Saturday, March 23, 2013

Autonomy Good Enough for Leading Flemish Nationalists; Full Independence Too “Costly for Us and Belgium”

The leader of one of northern Belgium’s nationalist parties, Christen-Democratisch en Vlaams (CD&V, or “Christian-Democratic and Flemish”), said March 18th that he supported autonomy for Flanders, the Kingdom of Belgium’s Germanic-speaking northern half, but not outright independence.  Speaking during a visit to the francophone separatist region of Quebec, in Canada, the leader, Kris Peeters, who is also Flanders’ minister-president, said, “I don’t support Flanders independence.  I’m convinced that our region needs more powers in different areas, such as taxation etc., but I also believe that Flanders needs Belgium.”  Complete secession, he said, would be too costly for Flemings and for all Belgians, including the French-speaking Walloons of the south.

Kris Peeters with the Belgian, Flemish, American, and E.U. flags.
The sign on the podium has the word sfmoma, a Flemish slang term for “head honcho.” 
CD&V is the leading member of the governing coalition in Flanders’ devolved parliament.  The junior-coalition-partner Nieuw-Vlaamse Alliante (N-VA, or “New Flemish Alliance”), which has 16 seats to CD&V’s 31, favors a peaceable secession from Belgium (but wishes to remain in the European Union).  The far-right, racist Vlaams Belang (“Flemish Interest”) party has a full 21 seats but is in the opposition.  In the direct-representative lower house of Belgium’s national parliament in Brussels, CD&V is the second-largest party in the ruling coalition, while the N-VA and Vlaams Belang are in the opposition in that body.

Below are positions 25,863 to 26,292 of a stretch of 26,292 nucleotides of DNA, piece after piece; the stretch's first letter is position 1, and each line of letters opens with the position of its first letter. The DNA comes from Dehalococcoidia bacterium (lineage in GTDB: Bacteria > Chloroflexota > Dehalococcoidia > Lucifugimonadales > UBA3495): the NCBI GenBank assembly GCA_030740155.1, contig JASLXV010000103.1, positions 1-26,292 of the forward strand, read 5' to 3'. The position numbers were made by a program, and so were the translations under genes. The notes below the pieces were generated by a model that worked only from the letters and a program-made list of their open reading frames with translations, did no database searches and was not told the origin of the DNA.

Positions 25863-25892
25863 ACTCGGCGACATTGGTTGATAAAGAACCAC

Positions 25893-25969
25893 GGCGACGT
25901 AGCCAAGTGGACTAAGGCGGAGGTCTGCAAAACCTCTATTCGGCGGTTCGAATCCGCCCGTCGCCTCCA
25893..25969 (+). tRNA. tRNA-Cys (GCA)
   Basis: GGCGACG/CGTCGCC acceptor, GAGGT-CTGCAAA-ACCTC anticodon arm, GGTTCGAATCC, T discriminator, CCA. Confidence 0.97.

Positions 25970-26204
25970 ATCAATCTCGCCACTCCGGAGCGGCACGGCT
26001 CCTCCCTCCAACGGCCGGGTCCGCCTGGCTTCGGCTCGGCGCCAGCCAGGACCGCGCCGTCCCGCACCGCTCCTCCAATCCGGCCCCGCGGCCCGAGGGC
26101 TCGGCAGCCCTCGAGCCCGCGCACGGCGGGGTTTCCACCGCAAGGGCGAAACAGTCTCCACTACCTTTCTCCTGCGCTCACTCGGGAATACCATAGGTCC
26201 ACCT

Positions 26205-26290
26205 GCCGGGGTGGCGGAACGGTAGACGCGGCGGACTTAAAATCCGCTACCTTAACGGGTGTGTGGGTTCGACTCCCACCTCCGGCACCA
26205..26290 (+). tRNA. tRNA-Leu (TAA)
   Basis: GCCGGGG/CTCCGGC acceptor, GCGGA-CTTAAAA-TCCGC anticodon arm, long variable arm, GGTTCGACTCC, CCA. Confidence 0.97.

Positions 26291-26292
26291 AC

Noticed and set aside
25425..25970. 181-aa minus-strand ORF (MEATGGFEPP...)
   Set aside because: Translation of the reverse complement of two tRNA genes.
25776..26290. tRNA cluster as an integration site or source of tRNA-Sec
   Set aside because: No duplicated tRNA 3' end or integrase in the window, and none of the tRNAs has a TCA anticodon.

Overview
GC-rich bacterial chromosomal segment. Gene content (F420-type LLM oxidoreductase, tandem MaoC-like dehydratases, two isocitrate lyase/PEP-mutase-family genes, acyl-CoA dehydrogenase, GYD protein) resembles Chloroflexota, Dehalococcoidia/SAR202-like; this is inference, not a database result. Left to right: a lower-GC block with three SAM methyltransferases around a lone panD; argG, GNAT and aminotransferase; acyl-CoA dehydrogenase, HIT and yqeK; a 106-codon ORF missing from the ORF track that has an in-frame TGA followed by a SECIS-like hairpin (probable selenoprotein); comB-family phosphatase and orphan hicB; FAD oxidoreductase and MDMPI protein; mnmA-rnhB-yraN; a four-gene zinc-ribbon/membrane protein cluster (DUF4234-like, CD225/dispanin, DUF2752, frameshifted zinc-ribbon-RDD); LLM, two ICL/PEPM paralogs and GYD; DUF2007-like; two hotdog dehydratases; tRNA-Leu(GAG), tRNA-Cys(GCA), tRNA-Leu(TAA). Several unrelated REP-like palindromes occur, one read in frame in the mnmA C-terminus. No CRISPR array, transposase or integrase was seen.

In the minds of the far-right Vlaams Belang party, this is a photograph of Flanders’ gradualist, centrist minister-president, Kris Peeters, planning a Saracen invasion and occupation of Brussels.
Last week, the N-VA said it would push for greater separation if it wins Flemish elections scheduled for May 2014.  By then, Scotland will be farther along in its campaign to separate from the United Kingdom of Great Britain and Northern Ireland in a referendum now scheduled for September 18, 2014.  Catalonia will also vote next year on independence from the Kingdom of Spain.  How both campaigns proceed will likely have an effect on how the two competing visions for Flemish nationalism fare.

[Also, for those who are wondering, yes, this blog is tied in with a forthcoming book, a sort of encyclopedic atlas to be published by Auslander and Fox under the title Let’s Split! A Complete Guide to Separatist Movements, Independence Struggles, Breakaway Republics, Rebel Provinces, Pseudostates, Puppet States, Tribal Fiefdoms, Micronations, and Do-It-Yourself Countries, from Chiapas to Chechnya and Tibet to Texas.  Look for it some time in 2013.  I will be keeping readers posted of further publication news.]

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